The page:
Black Sea’s Snake Island emerges as crucial in Russia-Ukraine war
This WorldView-1 satellite black and white image from Maxar Technologies shows the northern end of Snake Island in the Black Sea on Tuesday, June 21, 2022. AP

Snake Island, a tiny piece of land in the Black Sea near the Ukrainian port city of Odesa, has taken on symbolic importance for both sides in the conflict. Ukraine said last week that it had won a major military victory on the island, an account Moscow disputes.

Authorities in Kyiv said Ukrainian forces had launched missile strikes and drones from the coast on June 21, destroying Russian military vehicles, anti-aircraft defenses and a radar system on Snake Island, a piece of rock smaller than 0.7 square kilometers located about 40km southwest of Odesa.

The Russian military denied the claims, saying its defenses held up as its forces on the island intercepted all the Ukrainian missiles and shot down 13 of the 15 drones.

This ferocious contestation of the narrative says a lot about how important Snake Island is to both Kyiv and Moscow. While it is difficult to discern where the truth lies, it is certain that “Ukrainian missiles did, indeed, hit military targets” on the island, according to Sim Tack, an analyst at the US military consultancy Force Analysis.

Tack studied satellite images of Snake Island after the offensive. “We can see the impact of the bombing,” he said. “We can also see the Russian Pantsir anti-aircraft vehicles that were supposedly destroyed, although it’s difficult to see whether or not they’re still operational.”

It was not the first time Ukraine has targeted Russian positions around the island. On June 17, Kyiv claimed it had sunk a tugboat transporting munitions to Russian troops.

This came after Ukraine launched several offensives in May trying to recapture Snake Island. In response, the Russian military reinforced its presence there.

‘A battle cry for Ukrainians’

Nevertheless, some analysts raise their eyebrows at the fighting over Snake Island. “It has very limited strategic importance in terms of who controls the Black Sea”, said Jeff Hawn, an expert on Russian military issues and a non-resident fellow at the New Lines Institute, a US geopolitical research centre.

Snake Island’s most significant quality is its proximity to Odesa; it has often been described as a gateway to Ukraine’s pre-eminent port. In theory, whoever controls this piece of land also controls access to Odesa. Snake Island could thus be vital to preventing a full-blown global food crisis, given that Ukraine once exported some 4.5 million tons of food per month through Odesa before the port was blockaded by Russia.

But Tack suggested Snake Island’s strategic value is overestimated in this regard: “The military equipment stationed there is essentially defensive and has a very limited range,” he said.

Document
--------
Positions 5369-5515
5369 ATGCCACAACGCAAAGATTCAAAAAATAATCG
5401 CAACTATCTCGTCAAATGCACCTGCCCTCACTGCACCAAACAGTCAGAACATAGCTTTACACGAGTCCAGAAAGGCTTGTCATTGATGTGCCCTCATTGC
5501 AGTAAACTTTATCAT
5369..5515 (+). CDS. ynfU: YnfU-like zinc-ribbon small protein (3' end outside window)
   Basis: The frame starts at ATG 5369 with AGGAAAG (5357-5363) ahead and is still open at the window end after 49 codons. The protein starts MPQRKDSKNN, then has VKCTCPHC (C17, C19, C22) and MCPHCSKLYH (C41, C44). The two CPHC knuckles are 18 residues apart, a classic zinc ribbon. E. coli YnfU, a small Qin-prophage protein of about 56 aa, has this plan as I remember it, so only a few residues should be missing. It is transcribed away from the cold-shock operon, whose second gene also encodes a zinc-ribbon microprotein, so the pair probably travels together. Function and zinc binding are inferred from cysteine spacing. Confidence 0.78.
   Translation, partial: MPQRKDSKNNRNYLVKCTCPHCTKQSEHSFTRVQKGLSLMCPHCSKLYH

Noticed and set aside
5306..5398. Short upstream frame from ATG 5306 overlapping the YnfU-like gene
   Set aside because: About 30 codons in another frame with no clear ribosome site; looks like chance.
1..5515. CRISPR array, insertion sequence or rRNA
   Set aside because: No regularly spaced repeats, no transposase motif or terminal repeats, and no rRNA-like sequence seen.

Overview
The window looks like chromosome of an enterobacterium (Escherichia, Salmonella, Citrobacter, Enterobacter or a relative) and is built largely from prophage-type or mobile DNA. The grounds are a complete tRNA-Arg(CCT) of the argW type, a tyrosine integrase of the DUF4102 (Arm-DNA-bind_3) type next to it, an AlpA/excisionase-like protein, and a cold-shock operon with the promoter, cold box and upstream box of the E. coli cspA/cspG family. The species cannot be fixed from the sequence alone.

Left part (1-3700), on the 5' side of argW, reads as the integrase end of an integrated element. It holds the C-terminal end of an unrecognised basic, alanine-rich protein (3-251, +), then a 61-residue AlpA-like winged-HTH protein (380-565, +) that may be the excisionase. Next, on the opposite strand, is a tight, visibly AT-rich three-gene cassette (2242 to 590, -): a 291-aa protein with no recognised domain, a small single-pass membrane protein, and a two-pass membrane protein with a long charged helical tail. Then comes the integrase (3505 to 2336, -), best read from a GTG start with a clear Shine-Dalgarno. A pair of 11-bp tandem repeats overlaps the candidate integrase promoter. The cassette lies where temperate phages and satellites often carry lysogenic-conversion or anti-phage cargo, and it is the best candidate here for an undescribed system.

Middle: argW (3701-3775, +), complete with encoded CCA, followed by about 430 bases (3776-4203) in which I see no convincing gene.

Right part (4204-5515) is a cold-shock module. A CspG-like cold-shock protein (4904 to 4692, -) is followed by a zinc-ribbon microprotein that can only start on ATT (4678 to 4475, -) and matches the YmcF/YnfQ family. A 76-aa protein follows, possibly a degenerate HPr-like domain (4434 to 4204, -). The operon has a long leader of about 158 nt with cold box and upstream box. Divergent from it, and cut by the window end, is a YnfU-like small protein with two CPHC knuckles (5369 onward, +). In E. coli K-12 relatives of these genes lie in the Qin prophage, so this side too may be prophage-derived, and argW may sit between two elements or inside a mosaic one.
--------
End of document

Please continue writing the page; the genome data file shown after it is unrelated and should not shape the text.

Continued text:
Snake Island first came to prominence in the first days of the Russian invasion with reports that the Russian warship Moskva had demanded Ukrainian soldiers on the island surrender. “Russian warship, go fuck yourself,” came the reply, which quickly became a pro-Ukrainian slogan.

Snake Island has become “a kind of battle cry for Ukrainians, who see it as a symbol of their resistance to an enemy most people thought was stronger than them”, Hawn said.

Taking back Snake Island would therefore be a “major propaganda coup” for Ukraine. It would suggest to many that Kyiv had reversed the war’s tide in its favor. Moscow is all too aware of this, and so the Russians will do “everything they can to hold onto it”, Hawn said.

Snake Island has thus become a poisonous prize for Russia. Moscow seized it because it was “part of the battle for control of the Black Sea”, as Tack put it. However, Russia did not expect to have to devote so many resources to defending such a tiny piece of land.

“The problem is that it’s very difficult to keep this island properly supplied because any boat that goes there is within range of Ukrainian rocket-launchers,” Tack noted. And these are resources that Russia must divert from the war’s other theaters – most prominently the Donbas.

Snake Island has more than just symbolic value. After the sinking in late April of the Moskva, which was the flagship of Russia’s Black Sea fleet, Snake Island can also be seen as a “static warship that cannot be sunk”, said Hawn.

Like a warship, Snake Island provides an observation post from which to detect enemy movements in the area and can be used to bombard passing ships and planes. Ukraine must also keep an eye out to ensure that Russia does not launch an amphibious assault using Snake Island as an outpost.

“The international community sees Snake Island as a well-defined target for Ukrainian artillery. So by striking it over and over again, Kyiv is showing that its army can challenge Russian supremacy in the Black Sea,” according to Hawn.

This article was adapted from the original in French.